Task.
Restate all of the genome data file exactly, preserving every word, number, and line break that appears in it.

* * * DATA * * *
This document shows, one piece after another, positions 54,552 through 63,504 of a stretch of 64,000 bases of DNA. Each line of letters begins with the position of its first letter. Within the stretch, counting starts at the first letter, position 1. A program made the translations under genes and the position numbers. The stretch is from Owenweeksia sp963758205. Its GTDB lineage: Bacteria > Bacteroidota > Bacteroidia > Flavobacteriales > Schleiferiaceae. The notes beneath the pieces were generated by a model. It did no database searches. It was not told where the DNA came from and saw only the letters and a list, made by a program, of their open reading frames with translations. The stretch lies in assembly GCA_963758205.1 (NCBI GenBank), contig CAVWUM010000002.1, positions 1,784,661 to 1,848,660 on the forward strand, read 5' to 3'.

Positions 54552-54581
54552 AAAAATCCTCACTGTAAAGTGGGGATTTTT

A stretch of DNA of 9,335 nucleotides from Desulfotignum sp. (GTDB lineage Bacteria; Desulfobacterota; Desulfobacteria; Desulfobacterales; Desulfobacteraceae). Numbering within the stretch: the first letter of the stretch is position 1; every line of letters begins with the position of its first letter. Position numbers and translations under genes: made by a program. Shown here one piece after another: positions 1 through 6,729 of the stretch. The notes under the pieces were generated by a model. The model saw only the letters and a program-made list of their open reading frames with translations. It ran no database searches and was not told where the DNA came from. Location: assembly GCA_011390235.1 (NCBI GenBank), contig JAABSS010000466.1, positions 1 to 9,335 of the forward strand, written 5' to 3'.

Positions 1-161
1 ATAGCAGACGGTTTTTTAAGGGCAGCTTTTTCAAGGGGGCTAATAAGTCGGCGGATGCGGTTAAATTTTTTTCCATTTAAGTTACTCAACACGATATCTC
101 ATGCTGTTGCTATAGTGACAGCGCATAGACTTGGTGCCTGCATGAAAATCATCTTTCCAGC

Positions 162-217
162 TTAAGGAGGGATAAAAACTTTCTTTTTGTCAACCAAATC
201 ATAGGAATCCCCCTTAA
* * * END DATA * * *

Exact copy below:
This document shows, one piece after another, positions 54,552 through 63,504 of a stretch of 64,000 bases of DNA. Each line of letters begins with the position of its first letter. Within the stretch, counting starts at the first letter, position 1. A program made the translations under genes and the position numbers. The stretch is from Owenweeksia sp963758205. Its GTDB lineage: Bacteria > Bacteroidota > Bacteroidia > Flavobacteriales > Schleiferiaceae. The notes beneath the pieces were generated by a model. It did no database searches. It was not told where the DNA came from and saw only the letters and a list, made by a program, of their open reading frames with translations. The stretch lies in assembly GCA_963758205.1 (NCBI GenBank), contig CAVWUM010000002.1, positions 1,784,661 to 1,848,660 on the forward strand, read 5' to 3'.

Positions 54552-54581
54552 AAAAATCCTCACTGTAAAGTGGGGATTTTT

A stretch of DNA of 9,335 nucleotides from Desulfotignum sp. (GTDB lineage Bacteria; Desulfobacterota; Desulfobacteria; Desulfobacterales; Desulfobacteraceae). Numbering within the stretch: the first letter of the stretch is position 1; every line of letters begins with the position of its first letter. Position numbers and translations under genes: made by a program. Shown here one piece after another: positions 1 through 6,729 of the stretch. The notes under the pieces were generated by a model. The model saw only the letters and a program-made list of their open reading frames with translations. It ran no database searches and was not told where the DNA came from. Location: assembly GCA_011390235.1 (NCBI GenBank), contig JAABSS010000466.1, positions 1 to 9,335 of the forward strand, written 5' to 3'.

Positions 1-161
1 ATAGCAGACGGTTTTTTAAGGGCAGCTTTTTCAAGGGGGCTAATAAGTCGGCGGATGCGGTTAAATTTTTTTCCATTTAAGTTACTCAACACGATATCTC
101 ATGCTGTTGCTATAGTGACAGCGCATAGACTTGGTGCCTGCATGAAAATCATCTTTCCAGC

Positions 162-217
162 TTAAGGAGGGATAAAAACTTTCTTTTTGTCAACCAAATC
201 ATAGGAATCCCCCTTAA